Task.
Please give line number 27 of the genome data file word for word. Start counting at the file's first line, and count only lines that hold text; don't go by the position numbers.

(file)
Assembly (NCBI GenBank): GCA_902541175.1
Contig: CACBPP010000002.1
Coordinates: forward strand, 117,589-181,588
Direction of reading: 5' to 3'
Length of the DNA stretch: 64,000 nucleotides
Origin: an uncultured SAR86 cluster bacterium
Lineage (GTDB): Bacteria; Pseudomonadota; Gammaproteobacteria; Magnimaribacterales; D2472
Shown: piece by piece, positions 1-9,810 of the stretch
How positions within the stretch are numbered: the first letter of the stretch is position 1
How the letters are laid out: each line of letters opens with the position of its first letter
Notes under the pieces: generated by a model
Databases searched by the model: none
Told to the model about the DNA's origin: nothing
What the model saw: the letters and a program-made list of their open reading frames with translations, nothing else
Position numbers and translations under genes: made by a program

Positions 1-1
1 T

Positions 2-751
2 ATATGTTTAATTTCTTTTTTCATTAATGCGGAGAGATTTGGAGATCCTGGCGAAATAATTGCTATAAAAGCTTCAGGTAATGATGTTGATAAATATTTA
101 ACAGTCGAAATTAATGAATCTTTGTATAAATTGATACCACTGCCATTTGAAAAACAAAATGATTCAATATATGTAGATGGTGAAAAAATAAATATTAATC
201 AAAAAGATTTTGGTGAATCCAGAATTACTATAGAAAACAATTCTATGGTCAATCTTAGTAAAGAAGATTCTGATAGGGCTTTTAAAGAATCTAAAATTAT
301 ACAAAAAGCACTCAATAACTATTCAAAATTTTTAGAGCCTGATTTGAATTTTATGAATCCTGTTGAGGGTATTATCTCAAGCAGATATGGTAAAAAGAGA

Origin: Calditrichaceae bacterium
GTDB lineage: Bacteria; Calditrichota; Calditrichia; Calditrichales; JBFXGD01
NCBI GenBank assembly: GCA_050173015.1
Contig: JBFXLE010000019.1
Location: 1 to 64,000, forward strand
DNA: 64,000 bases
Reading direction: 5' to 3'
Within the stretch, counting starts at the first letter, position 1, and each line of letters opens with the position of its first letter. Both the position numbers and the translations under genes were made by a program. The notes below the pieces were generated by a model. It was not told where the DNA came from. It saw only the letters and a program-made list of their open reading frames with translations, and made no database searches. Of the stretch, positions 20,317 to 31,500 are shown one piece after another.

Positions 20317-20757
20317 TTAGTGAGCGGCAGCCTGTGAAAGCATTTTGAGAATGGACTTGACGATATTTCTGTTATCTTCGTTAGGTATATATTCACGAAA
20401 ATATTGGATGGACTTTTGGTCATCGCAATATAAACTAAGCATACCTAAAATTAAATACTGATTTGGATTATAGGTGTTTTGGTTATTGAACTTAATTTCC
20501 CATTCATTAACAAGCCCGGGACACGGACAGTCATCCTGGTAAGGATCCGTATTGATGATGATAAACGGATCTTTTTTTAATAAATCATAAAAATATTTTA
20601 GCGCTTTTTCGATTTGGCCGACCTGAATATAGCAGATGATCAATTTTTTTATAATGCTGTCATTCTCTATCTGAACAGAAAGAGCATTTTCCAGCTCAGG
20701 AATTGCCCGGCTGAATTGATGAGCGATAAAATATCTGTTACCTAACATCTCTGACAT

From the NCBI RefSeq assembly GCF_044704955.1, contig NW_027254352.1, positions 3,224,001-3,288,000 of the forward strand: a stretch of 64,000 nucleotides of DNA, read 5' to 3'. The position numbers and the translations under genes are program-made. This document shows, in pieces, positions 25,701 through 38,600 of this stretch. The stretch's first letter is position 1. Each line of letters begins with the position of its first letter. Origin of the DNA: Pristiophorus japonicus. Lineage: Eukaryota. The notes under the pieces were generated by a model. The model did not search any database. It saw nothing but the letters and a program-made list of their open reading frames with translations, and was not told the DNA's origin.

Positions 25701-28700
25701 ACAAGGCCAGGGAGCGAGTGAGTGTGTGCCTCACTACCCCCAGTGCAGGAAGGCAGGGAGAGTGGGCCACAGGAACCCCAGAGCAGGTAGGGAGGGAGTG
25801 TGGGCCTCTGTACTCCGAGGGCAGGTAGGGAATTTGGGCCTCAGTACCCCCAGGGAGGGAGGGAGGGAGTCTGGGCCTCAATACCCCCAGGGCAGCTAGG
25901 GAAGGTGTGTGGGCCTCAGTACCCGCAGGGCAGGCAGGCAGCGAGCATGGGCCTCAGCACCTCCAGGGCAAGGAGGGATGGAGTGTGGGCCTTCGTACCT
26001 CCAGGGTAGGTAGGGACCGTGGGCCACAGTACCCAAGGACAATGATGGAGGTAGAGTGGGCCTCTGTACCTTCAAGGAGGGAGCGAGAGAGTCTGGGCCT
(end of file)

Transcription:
Location: 1 to 64,000, forward strand